5 tips for improving your investment property outcomes

If planned properly, an investment portfolio can set you up for a comfortable, early retirement. A strong property investment strategy relies on two key factors: choosing the right property and managing cash flow.

Choosing the right property

1. Choose the right property at the right price

Property is a long-term investment, so you need to be sure you’re picking the right property. You want to be certain that the property will increase in value over time. This is why you should always buy in an area you’re very familiar with. There are a lot of factors that can impact house prices, and knowing the area will help you avoid some of those problems and capitalise on areas of future growth.

Make sure you look at a lot of properties. You can usually only buy one property at a time, and the idea is to hold on to it for a while, so you want to make sure it’s the right one. Choosing the wrong investment will set your plans back and potentially cost you opportunities in the future, so do your homework. Looking at lots of properties should also help you resist the urge to purchase a property based on emotional connection.

2. Understand the market and dynamics where you are buying

It could be that rental prices are higher in the area you’re buying because there are a lot of university students who live there. But is your property suited for university students? Is it near the campus? Is it on public transport routes, and if so, how many routes is it near (in case they are changed after you buy). Who are these people, and where are they going? That’s what you need to ask of your intended tenants.

If you’re focused on a rental suitable for a family, know where the schools are (and which are the good schools). Parents putting children through school can make for great long-term tenants, so buying in a growth area near the good schools can be a wise move. If you’re not familiar with the schools (but you know the general area quite well), don’t be shy to ask the neighbours and local real estate agents what they think (meeting the neighbours is also a good way to gauge the neighbourhood).

3. You vs. Them

There are plenty of people who stand to profit if you purchase a property, especially if it’s overpriced. These people aren’t always looking out for your interests (or your bottom line), they’re looking out for their own! This is why it’s crucial to have the right people on your team, such as your own valuers and property/pest inspectors. This will stop you from getting caught up with sketchy operators, and if they’re local, you can ask questions about the area.

It also pays to have a great property manager on your team, who will look after your interests after the property has been purchased. They’ll let you know how the property is going, and a good property manager can communicate potential hiccups to you in a timely manner. Strong communication is non-negotiable in a property manager, so make sure they’re responding to you in a timely manner. If they aren’t responding to you when you’re a brand new client, why would it change once your relationship is established?

Cash flow and management

4. Make your equity work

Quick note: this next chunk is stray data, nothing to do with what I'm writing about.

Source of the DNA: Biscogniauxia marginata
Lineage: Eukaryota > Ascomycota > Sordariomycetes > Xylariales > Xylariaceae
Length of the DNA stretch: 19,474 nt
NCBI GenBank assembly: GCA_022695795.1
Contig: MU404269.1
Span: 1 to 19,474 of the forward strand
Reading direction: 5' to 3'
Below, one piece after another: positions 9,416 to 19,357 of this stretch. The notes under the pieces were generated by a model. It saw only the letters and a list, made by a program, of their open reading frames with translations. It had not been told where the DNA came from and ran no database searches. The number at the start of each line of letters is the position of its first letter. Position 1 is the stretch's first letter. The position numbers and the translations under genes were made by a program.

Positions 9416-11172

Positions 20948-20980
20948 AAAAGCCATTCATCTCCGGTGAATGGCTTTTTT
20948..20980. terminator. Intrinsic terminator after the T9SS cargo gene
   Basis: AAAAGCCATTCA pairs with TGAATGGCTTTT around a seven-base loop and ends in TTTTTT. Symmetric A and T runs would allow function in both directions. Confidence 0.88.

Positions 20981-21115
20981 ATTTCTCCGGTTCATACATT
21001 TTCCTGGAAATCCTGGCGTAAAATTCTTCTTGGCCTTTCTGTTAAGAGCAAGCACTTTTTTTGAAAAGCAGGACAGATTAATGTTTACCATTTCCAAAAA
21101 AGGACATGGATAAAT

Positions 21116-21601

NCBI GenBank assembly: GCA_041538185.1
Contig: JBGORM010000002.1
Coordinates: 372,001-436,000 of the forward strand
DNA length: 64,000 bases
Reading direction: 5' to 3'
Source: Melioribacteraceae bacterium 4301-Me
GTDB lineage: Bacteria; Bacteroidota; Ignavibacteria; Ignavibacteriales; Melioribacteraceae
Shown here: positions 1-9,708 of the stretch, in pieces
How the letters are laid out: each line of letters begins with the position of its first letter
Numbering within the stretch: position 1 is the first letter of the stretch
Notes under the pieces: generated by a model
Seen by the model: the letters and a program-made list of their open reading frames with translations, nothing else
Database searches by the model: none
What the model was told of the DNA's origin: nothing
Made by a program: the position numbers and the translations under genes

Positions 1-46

If you’re already a property owner, don’t be afraid to dip into your current mortgage’s equity to fund investment portfolio expansion. Accessing your equity might give you access to a larger loan, and the purchase of that second property will then give you access to more equity in turn (especially if you’ve managed to find an investment property in an area that will see quick value increases). But before you go and start looking at more expensive properties, know that banks will only lend to 80% of your current property value, less the outstanding amount.

For example, if your current property is worth $400,000 and you still owe $200,000, you might assume you have $200,000 in equity. However, $400,000 * 80% is $320,000, from which you subtract the $200,000, meaning you will have access to $120,000 equity. Of course, if it’s been a while since your property has been valued, the numbers might be completely different, so it’s worth talking to a professional about your options.

5. Know your expenses

While quick maths might suggest a quick profit (i.e. your mortgage repayments are less than the rent), there are expenses associated with owning an investment property. It is smart to calculate (or have a professional calculate) the potential expenses, so you don’t wind up owing money each week when you thought you were going to be making it.

If you’re negative gearing (i.e. purchasing a property that will make you a loss on paper), make sure you can control your losses as much as you need to, and ensure you understand the tax implications. Investment is a great long-term strategy to make money, but if it starts affecting your day-to-day living (or puts your own home at risk), it might be worth reviewing your approach.

While investment properties can be relatively inexpensive to fund (after factoring for rent income and given that a number of related expenses are tax deductible), it’s important to know what you will have to pay, and how much it will cost you per week (and how that changes if you don’t have tenants). Watching expenses over time is also a good strategy; if the market changes, you might benefit from checking your mortgage and interest rate to make sure they’re still doing the best they can for you.

As an investment portfolio is a long-term strategy, making careful steps will put you in a great position for the future. No two properties will ever be the same, but careful planning and research on not only your properties but also your financial options will help pave the way for an easier, more profitable future.

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